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Earlier in the week, The Blaze reported on how the upcoming NATO Summit in Chicago, along with the myriad protests that are mounting against it, is impacting local businesses. From Secret Service mandating certain institutions within close proximity to the summit close outright, to possible drone-sightings in the gray skies above the Windy City suburbs, security measures are ramping up.
To this end, the sidewalks surrounding historic McCormick Place, where official summit business is slated to take place, is beginning to look more like Fort Knox as work crews have begun furiously assembling anti-scale fences (also mandated by Secret Service) around the perimeter. NBC Chicago reports that palettes of fencing also turned up near Grant Park.
Now, some of the city's most visually pleasing landmarks are ensconced in metal or plywood. It is difficult to imagine how this, combined with the fact that a number of business are closing down, boarded-up, or simply operating in "contingency mode," reinforces Mayor Rahm Enamel's vow that the "city would remain open for business" during the Summit.
"Just as I was riding my bike up here, I was like, 'Here we go. Here come the fences,'" South Loop resident Geomele Moya told NBC. "It makes me feel secure. It makes me feel the city has a plan. And I’m not intimidated by it (the fencing). I feel it’s a real exciting event for the city and they have a good idea of how to make sure things go smoothly."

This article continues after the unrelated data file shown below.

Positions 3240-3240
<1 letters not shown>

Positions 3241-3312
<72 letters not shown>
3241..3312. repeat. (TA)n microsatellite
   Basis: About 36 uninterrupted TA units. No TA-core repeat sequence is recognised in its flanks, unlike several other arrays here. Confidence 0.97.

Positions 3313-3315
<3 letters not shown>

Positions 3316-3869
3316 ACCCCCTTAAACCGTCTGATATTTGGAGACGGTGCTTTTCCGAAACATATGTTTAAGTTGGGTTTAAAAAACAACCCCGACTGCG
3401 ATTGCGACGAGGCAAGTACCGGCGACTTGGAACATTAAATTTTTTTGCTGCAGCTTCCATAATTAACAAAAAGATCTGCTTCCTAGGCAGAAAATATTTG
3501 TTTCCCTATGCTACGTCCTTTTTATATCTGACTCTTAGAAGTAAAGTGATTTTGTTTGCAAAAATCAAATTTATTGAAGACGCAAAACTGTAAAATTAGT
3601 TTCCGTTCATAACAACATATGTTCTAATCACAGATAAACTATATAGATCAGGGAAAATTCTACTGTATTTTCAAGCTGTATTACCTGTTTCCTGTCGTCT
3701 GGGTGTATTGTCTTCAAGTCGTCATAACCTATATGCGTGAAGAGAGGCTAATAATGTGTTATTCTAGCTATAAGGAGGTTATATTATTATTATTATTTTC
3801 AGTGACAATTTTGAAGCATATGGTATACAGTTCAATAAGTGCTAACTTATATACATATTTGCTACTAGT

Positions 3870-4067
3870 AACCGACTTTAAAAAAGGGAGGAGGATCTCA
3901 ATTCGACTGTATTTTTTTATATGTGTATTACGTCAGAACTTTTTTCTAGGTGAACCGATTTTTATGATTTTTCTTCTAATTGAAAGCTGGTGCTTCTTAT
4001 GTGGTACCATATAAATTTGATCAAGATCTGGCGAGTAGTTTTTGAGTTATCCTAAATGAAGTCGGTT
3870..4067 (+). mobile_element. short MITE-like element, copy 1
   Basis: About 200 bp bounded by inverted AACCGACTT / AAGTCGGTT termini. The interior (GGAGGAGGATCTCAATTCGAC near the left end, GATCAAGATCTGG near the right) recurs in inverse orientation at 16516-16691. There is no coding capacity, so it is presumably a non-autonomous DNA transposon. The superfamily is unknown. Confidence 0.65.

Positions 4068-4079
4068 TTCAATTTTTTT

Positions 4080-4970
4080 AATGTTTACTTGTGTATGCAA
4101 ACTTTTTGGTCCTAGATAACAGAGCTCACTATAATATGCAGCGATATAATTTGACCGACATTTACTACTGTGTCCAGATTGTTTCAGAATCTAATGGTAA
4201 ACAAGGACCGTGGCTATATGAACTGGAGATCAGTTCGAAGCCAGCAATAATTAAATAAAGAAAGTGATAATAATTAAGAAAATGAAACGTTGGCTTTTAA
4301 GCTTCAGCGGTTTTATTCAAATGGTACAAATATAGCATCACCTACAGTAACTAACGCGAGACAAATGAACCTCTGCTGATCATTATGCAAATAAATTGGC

Even salon owners do not feel safe from potential vandalism.
A company that provides plywood, BB Board Up, told the network that they have been "busy" all week boarding up clients' brick and mortar business all around the downtown area.
Aniko Salon and Spa in Chicago's South Loop business district is one of those businesses.
"We chose to shut down in the best interest of the safety of our guest and employees," said owner Sally Fernandez. "Maybe nothing will happen, and that would be terrific, but we just wanted to be cautious."
J.C. Restoration Inc. has also reportedly signed contracts with roughly 40 downtown buildings to board up windows that might prove tempting for protesters to smash.
"The commercial real estate community downtown is definitely fearful of what could happen" client advocate Mike Collins said in the interview.
NBC also reports that across the city, the presence of military and law enforcement can be felt. Thus far, three Air Force helicopters were spotted hovering the Chicago skies on Wednesday, while the U.S. Coast Guard are patrolling the lake to help secure the waters near McCormick Place.